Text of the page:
Canada: Bank of Canada keeps rates unchanged in July meeting, but reduces its QE program
July 14, 2021
At its meeting on 14 July, the Bank of Canada (BoC) held its target for the overnight rate at 0.25%—its effective lower bound—in line with market analysts’ expectations. That being said, the Bank decided to slow the pace of its quantitative easing program from CAD 3.0 billion of government bonds per week to CAD 2.0 billion per week.
The Bank’s decision to scale back the degree of monetary stimulus was predominately driven by still-recovering economic activity and rising inflationary pressures. The Bank noted economic activity domestically and abroad continued to grow robustly—supported by the ongoing vaccination roll out—even though the recovery remains uneven and the recent spread of new variants of the virus has raised uncertainty around economic output in H2. On the price front, inflation jumped to 3.6% in May, and while some factors seem temporary and core inflation levels remain lower, price pressures are expected to remain relatively elevated ahead due to ongoing supply disruptions and recovering activity.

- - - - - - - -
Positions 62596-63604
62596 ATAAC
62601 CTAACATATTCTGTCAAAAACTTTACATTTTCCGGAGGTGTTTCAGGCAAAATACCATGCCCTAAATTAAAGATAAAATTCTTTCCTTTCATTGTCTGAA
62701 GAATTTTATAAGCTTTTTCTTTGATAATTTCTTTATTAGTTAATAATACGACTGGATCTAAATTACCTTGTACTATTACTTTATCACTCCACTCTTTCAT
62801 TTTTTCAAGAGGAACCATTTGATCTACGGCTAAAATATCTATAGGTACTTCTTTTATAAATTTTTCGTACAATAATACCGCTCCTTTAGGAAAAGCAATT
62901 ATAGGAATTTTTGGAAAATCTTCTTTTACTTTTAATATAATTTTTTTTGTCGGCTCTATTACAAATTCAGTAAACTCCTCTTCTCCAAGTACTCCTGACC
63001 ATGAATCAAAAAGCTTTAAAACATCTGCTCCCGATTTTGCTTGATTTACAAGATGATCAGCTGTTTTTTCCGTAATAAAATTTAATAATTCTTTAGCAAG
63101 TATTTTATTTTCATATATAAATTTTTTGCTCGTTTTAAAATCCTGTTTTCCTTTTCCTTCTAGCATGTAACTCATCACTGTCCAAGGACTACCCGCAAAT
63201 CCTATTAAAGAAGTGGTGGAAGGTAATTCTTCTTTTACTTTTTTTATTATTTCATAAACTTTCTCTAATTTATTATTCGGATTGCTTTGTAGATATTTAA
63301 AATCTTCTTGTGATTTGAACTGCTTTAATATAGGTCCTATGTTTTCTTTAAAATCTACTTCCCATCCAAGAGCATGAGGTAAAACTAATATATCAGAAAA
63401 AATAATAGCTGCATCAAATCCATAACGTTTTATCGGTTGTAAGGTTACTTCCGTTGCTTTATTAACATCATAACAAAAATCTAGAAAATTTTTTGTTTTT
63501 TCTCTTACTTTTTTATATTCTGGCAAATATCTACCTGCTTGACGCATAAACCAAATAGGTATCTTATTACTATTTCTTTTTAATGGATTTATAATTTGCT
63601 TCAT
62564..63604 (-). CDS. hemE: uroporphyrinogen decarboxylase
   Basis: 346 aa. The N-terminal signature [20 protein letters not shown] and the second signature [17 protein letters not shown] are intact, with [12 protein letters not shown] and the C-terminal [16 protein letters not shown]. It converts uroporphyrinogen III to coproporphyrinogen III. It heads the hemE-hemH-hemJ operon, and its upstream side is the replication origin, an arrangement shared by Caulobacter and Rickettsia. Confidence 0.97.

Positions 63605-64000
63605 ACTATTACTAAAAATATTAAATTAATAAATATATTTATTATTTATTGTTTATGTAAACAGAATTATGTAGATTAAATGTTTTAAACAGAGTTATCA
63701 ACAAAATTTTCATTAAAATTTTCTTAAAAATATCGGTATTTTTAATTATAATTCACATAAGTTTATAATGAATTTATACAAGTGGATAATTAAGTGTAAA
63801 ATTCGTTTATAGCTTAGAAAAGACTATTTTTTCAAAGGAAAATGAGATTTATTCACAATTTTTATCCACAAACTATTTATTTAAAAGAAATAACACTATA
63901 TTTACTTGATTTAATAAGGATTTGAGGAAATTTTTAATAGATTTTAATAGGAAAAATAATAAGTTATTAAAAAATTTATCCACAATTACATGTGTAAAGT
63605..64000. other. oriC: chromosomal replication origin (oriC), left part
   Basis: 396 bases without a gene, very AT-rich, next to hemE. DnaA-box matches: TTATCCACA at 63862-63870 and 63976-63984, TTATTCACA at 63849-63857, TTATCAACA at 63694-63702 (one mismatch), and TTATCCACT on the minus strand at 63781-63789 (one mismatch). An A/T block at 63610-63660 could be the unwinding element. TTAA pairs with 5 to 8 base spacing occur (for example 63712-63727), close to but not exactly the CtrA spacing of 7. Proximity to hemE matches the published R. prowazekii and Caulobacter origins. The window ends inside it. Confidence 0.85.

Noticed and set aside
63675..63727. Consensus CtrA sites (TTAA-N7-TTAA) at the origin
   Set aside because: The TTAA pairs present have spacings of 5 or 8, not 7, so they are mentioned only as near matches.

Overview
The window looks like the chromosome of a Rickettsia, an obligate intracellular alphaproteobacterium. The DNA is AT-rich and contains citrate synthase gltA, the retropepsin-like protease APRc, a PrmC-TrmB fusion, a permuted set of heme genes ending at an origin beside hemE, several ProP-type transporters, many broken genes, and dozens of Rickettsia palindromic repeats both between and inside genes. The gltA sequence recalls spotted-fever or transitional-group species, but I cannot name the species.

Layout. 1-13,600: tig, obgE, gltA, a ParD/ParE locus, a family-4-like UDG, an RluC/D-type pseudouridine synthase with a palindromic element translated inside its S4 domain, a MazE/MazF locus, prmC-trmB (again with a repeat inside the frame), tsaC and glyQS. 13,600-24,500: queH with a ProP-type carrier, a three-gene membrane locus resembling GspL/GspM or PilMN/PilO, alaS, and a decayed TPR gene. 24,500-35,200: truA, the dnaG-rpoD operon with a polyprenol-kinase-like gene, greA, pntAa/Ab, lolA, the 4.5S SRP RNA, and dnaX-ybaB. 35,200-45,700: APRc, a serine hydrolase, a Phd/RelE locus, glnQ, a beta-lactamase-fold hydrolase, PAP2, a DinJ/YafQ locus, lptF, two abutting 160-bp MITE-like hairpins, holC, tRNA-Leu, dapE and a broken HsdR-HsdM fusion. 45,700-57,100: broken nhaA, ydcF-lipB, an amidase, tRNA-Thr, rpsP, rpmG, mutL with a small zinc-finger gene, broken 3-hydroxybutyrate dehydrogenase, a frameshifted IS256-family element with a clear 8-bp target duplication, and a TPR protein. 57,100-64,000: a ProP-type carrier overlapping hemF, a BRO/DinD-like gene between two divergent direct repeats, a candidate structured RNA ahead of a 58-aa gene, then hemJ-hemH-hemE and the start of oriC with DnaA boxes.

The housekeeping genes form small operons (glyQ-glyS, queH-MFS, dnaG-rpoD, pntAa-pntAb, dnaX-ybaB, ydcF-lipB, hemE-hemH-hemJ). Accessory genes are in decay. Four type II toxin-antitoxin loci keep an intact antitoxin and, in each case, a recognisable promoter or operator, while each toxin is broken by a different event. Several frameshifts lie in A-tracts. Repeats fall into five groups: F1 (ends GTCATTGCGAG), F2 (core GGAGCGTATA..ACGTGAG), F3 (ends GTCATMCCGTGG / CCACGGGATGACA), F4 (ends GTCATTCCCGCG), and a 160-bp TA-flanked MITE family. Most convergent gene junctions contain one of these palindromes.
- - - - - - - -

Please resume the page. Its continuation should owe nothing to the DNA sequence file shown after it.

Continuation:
Moreover, the Bank released updated GDP and inflation forecasts, and now expects GDP to grow 6.0% (April: +6.5% yoy) in 2021. The Bank now sees inflation averaging 3.0% in 2021 (April: +2.3%).
Looking ahead, the BoC is committed to keeping its target for the overnight rate at its effective lower bound until “economic slack is absorbed so that the 2.0 percent inflation target is sustainably achieved”. In terms of its quantitative easing program, the BoC stated that it will reduce its purchases accordingly in line with the strength and durability of the economic recovery.
Commenting on the outlook for monetary policy, Francesco Pesole, FX strategist at ING, noted:
“Our view remains that considering the resilience of the Canadian economy, high vaccination rates, concerns about a booming housing market and government bonds that have dropped quite sharply since mid-May, the BoC remains well on track to end its QE program by the end of the year. We are penciling in the first rate hike in 2H22, but the risks are increasingly skewed towards an earlier move.”
The next meeting is scheduled for 8 September.
Author: Stephen Vogado, Economist